I love the sound of this book, and feel a library ‘reserve’ coming on (to save money obviously!!) Brene speaks a lot of sense by the sounds of it, and I recognise very well that feeling of never being good enough. I have strived for perfection most of my life, which usually means I wait and wait and wait until I’ve explored every option before I’ll make my move just in case I leave myself open to vulnerability/failure…what a waste huh! I need to Dare Greatly for sure. I also need to take a few risks, and accept that failure is not always the end of the world, and so what if people judge me on my failures. I guess that is their issue and not mine.

    Am striving forward, seeking my Mojo which I have definitely lost recently. I’ve joined a new gym (booked to go on Monday) and have some ideas to try in my head, to make some progress… I need to stop being so hard on myself, and just chill out a bit. Been trying to meditate (unsuccessfully so far) and to be more mindful. I will get there

    Can’t tell you how lovely it was to see you last Saturday, really felt a connection, Angels maybe(? LOL, No!) or just the Universe – who knows? Either way it was nice. Turning down my dial as I type!!

    Sarah xx

    1. Marianne Power Post author

      Give your mojo time to resurface, you can’t force it – but you know that. You’re doing great – just keep doing stuff you like, or trying new things and if you mess them up, so much the better! A friend of a friend has started a new experiment whereby she has to mess something up once a day – as an antidote to her perfectionist way. I really like the idea of that. The very point of your time out now is to enjoy, explore and relax – that’s your only job. And to keep cheering me on too, can’t’ tell you what a difference it makes. I’m delighted we met too – you say you feel like you know me, and I feel the same about you. Now go burn some toast or something!! xx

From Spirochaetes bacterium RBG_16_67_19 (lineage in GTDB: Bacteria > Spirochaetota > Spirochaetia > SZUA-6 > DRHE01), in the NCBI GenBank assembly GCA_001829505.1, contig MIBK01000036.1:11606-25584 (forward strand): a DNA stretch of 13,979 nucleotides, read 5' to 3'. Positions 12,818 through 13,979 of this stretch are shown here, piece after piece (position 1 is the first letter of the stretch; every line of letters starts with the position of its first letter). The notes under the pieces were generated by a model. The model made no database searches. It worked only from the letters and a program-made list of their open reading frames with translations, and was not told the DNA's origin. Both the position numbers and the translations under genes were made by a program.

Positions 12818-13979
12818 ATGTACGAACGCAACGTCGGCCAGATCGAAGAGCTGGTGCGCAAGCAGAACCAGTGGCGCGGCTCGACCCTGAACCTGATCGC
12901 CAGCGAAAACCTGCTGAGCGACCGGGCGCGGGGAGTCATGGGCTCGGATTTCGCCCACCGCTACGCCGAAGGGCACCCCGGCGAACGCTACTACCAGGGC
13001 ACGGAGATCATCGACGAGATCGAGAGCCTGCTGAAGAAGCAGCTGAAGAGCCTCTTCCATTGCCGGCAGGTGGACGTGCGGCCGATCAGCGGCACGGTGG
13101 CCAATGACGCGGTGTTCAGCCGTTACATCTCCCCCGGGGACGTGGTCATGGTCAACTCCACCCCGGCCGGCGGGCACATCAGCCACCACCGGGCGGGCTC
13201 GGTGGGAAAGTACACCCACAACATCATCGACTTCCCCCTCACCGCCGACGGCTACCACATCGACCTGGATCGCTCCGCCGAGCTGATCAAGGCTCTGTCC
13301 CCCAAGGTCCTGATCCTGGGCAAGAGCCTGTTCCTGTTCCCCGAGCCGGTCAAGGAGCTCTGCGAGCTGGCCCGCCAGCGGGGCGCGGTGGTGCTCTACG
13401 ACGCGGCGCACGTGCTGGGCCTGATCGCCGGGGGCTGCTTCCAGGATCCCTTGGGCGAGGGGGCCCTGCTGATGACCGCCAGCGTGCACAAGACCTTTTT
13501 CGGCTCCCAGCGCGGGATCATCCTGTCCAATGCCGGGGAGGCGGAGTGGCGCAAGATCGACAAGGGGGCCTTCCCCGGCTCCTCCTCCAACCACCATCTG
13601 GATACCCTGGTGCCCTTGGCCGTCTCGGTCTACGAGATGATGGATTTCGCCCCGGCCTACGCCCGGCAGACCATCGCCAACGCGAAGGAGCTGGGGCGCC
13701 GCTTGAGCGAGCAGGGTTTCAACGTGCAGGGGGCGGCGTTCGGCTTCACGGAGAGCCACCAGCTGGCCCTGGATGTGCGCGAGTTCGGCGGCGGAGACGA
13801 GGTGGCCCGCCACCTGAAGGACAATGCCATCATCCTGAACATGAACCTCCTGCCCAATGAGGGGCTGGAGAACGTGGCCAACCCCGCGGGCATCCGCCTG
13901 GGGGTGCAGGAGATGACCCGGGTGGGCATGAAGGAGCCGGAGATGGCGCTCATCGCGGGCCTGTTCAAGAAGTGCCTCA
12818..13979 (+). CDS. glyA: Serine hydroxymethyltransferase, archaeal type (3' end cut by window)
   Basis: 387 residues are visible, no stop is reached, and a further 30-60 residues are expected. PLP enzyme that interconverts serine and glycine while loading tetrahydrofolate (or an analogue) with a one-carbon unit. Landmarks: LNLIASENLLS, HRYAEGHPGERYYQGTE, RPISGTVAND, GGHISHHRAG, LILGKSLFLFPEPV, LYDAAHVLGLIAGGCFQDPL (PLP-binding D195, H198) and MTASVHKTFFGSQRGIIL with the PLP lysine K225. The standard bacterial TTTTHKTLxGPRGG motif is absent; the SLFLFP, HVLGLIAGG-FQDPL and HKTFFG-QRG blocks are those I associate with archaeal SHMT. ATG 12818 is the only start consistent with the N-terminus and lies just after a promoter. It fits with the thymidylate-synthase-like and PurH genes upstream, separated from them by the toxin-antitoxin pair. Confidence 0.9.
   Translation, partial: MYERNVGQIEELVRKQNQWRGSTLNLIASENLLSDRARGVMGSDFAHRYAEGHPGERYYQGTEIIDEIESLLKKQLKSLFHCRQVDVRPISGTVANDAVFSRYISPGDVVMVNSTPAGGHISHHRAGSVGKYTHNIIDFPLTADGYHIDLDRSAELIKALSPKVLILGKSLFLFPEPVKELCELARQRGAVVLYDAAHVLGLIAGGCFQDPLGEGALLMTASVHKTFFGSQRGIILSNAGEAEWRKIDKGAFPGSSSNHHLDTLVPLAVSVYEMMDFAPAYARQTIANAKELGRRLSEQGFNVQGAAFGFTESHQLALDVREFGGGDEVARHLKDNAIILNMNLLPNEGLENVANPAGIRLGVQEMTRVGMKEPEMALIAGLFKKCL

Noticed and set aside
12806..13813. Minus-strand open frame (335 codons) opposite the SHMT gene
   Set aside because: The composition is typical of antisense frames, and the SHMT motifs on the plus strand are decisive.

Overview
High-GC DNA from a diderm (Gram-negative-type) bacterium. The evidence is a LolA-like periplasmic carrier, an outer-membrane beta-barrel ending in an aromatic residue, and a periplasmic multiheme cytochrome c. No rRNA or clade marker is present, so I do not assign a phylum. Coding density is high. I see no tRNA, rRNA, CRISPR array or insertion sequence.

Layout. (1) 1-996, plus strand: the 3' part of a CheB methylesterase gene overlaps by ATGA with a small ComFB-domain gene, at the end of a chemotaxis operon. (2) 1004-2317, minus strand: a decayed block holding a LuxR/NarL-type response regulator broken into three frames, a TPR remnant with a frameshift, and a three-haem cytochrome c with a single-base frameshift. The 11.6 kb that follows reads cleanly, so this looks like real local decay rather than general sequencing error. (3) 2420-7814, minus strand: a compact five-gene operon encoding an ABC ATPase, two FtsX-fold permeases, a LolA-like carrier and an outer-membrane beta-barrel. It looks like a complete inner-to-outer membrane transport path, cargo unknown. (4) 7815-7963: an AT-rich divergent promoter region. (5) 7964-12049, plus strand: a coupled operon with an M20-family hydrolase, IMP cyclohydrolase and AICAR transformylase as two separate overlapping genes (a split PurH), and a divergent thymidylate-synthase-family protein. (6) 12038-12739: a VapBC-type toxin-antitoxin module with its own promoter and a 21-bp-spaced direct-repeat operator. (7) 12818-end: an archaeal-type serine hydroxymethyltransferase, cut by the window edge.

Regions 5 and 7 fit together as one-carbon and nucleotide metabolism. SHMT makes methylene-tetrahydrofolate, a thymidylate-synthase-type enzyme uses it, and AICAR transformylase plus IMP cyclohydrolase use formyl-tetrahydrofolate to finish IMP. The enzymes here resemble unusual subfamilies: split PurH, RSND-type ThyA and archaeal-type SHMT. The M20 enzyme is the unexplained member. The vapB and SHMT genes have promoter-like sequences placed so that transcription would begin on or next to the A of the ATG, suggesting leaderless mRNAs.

3. Jason

    Hey Marianne,

    I was actually eyeing this book off for a while, it was recommended by a friend who’s a psychologist. I’m curious though, was it practical with actual exercises to help us become more vulnerable, or to lose the layers that we’ve covered our true essence with?

    I think vulnerability is something that needs to be felt rather than understood which is why I was hesitant to purchase this book.



Leave a Reply

Your email address will not be published. Required fields are marked *